BOJ policy shift may affect Chinese exports

Source:Global Times Published: 2018/1/21 23:23:40

Illustration: Peter C. Espina/GT

The Bank of Japan (BOJ), the country's central bank, recently cut its purchases of long-term bonds, prompting market speculation that it will join its global peers and begin shrinking its balance sheet as soon as this year.

Data from the BOJ showed in early January that as of the end of 2017, total assets on its balance sheet had declined by 444 billion yen ($3.9 billion) from the end of November 2017 to $521.42 trillion yen. Meanwhile, the Japanese government bonds (JGBs), the largest asset class on the BOJ balance sheet, had fallen by 2.9 trillion yen in the month of December 2017 to 440.76 trillion yen. It seems that the BOJ has started to unload its JGB holdings. While the amount of the decline is relatively small, it is the first monthly decrease in the BOJ assets since Japan implemented its qualitative and quantitative easing under the so-called "Abenomics" introduced in 2012 by Prime Minister Shinzo Abe.

Although many economic indicators already show that the Japanese economy has made some improvements recently, the country has failed to achieve its ambitious 2 percent inflation target. If the central bank really means to start normalizing monetary policy and trim its balance sheet, it would mean that it may have had a rethink about the target, which could turn from a major goal to a secondary one.

The BOJ's recent reduction of its balance sheet comes against the background of relatively good performance by the Japanese economy, which is generally expected to move on to a path to recovery. From an objective viewpoint, recent economic growth may give sufficient confidence to the BOJ for it to give up its easing policy stance.

A number of factors have contributed to the economic pickup in Japan. First of all, the recovering global economy is beneficial to Japan's outward-oriented economic structure. Second, several economic policies have paid off. For instance, thanks to the government efforts to boost tourism, Japan attracted a record 28.69 million tourists in 2017, up 19.3 percent year-on-year. Those overseas tourists drove up domestic demand and consumption, giving a lift to the economy. Third, structural reform, the so-called third arrow of Abenomics, has also played a role. Many companies that were in need of restructuring started investing in new facilities, which also stimulated the economy in the short term. In this sense, Abenomics has helped to lift the economy, even though it has been less effective than expected.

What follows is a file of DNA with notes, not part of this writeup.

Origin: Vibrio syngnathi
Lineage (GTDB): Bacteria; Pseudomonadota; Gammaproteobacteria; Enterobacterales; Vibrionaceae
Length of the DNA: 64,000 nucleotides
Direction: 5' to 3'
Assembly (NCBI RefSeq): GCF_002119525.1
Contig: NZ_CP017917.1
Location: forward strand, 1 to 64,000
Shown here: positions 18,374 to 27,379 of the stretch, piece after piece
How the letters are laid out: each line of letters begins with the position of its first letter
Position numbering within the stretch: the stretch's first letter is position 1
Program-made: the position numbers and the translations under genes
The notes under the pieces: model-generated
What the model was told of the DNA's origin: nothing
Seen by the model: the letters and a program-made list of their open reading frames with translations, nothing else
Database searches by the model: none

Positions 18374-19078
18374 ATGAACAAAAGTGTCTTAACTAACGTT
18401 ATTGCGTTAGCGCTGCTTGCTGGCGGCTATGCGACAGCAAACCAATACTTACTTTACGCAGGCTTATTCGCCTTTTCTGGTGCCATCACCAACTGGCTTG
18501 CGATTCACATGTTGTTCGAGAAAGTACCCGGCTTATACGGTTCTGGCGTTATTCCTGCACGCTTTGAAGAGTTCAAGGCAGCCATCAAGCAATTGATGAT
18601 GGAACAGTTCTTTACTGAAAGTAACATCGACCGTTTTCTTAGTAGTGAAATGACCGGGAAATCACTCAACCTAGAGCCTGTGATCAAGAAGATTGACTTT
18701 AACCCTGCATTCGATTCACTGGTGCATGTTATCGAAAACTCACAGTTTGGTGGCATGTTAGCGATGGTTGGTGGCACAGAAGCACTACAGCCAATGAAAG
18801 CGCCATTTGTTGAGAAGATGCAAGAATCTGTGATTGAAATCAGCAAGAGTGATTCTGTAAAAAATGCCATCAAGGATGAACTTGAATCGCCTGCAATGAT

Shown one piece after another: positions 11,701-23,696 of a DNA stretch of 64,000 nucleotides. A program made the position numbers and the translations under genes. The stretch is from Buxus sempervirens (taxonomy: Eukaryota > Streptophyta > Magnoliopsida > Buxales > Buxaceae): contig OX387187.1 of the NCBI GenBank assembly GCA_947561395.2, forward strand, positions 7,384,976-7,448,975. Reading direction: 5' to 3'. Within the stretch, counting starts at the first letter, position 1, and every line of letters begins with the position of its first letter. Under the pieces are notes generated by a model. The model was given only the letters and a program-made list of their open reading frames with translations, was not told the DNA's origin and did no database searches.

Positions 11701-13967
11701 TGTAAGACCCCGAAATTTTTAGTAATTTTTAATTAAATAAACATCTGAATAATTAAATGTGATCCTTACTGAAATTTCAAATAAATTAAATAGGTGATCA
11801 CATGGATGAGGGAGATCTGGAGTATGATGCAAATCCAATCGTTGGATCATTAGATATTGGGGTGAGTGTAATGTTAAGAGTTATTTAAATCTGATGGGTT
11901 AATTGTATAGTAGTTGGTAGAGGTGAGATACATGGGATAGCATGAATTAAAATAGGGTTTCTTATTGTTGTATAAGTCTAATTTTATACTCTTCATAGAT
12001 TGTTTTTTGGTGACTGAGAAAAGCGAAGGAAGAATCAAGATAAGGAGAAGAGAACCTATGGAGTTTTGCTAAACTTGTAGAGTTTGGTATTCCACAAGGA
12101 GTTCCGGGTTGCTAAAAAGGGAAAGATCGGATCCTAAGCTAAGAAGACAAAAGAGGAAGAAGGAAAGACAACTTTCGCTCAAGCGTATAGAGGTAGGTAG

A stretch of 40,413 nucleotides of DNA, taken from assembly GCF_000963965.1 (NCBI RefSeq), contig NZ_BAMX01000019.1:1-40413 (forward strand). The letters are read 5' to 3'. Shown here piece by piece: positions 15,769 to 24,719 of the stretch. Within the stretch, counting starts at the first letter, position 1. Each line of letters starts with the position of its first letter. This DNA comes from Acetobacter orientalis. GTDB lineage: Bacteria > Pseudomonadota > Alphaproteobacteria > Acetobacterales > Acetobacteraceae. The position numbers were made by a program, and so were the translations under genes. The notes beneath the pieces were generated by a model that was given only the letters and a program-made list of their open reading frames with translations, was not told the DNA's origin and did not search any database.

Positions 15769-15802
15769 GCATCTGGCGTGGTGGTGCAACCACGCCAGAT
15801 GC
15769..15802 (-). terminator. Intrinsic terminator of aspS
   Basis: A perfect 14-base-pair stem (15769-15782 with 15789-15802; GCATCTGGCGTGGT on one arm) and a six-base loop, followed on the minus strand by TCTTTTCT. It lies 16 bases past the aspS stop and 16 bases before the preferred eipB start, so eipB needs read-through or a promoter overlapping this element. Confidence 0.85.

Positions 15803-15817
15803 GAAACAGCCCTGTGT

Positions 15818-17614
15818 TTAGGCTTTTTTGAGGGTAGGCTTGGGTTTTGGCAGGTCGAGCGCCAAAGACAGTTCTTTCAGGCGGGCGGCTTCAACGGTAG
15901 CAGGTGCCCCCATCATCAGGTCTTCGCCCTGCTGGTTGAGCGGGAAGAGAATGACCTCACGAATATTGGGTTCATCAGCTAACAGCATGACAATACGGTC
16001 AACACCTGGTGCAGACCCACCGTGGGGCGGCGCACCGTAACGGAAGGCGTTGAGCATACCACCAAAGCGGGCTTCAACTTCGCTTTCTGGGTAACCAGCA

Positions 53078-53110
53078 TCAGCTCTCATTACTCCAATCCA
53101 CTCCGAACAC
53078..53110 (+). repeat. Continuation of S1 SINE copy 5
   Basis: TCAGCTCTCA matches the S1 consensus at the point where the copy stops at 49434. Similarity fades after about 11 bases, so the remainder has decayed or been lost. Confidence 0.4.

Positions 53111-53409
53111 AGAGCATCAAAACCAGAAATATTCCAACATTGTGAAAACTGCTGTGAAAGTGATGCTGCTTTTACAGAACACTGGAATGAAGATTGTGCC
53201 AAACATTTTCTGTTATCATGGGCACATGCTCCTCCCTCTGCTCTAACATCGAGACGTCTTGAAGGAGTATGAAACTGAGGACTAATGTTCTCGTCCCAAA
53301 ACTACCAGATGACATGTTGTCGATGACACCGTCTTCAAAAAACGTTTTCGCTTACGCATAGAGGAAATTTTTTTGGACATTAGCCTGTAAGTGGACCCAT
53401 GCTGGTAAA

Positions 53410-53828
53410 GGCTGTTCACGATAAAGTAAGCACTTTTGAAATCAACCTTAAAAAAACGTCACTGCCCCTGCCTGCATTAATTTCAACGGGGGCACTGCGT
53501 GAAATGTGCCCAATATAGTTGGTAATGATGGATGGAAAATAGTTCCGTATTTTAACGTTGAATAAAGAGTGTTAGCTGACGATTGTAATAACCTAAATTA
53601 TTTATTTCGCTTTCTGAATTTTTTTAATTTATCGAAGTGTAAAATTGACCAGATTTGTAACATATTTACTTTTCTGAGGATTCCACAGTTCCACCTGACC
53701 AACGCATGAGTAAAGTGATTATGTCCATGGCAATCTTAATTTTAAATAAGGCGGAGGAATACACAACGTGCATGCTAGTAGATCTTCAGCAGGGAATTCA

But still some analysts are not bullish on the prospects for structural reform in Japan. Hiromichi Shirakawa, chief Japan economist at Credit Suisse, recently said in an interview with Bloomberg that thanks to the rise in global demand, the Japanese economy is undergoing a cyclical recovery, but added that there is no sign of any structural change yet.

As for the impact of the BOJ balance sheet cut on global markets, Japanese companies may remit their overseas profits back to fill the domestic funding gap, thus leading to capital flows into the country. Also, the financial markets will react to the reduction of liquidity.

Fundamentally speaking, the effect of the BOJ's reduction of its balance sheet could be quite similar to that of the US Federal Reserve's recent tightening. But unlike the US economy, which has a strong worldwide presence, the Japanese economy mainly focuses on Southeast Asia and the Asia-Pacific region, which means there could be a fairly big impact on the regional economy from Japanese tightening. Regarding China, if Japan begins tightening its monetary policy, Japanese companies will face tighter funding and may reduce their overseas investment in neighboring countries. Moreover, Japanese companies may also cut their domestic investment, pointing to lower demand and thus curbing exports from China.

Of course, it should be noted that the specific impact will depend on the extent to which the BOJ shrinks its balance sheet. After all, the central bank hasn't officially announced the beginning of the trimming process, so it is still too early to say whether Japan has decided on a policy shift or not. The balance sheet reduction in December 2017 may just be a correction to the previous ultra-easy monetary policy, or it may be out of consideration for economic security.

In addition, Japan needs to do something to respond to the Fed's downsizing. If Japan continues its quantitative easing against the backdrop of US tightening, it could be suspected of currency manipulation due to the sharp devaluation of the Japanese yen against the dollar that would follow. Such depreciation is not what the US would like to see for the sake of its trade, which may lead to possible criticism and political pressure from the US, thus making it even harder for Japan's future policy arrangements.

The article was compiled based on an interview with Chen Youjun, a senior research fellow at the Institute for World Economy Studies at the Shanghai Institutes for International Studies.

Posted in: INSIDER'S EYE

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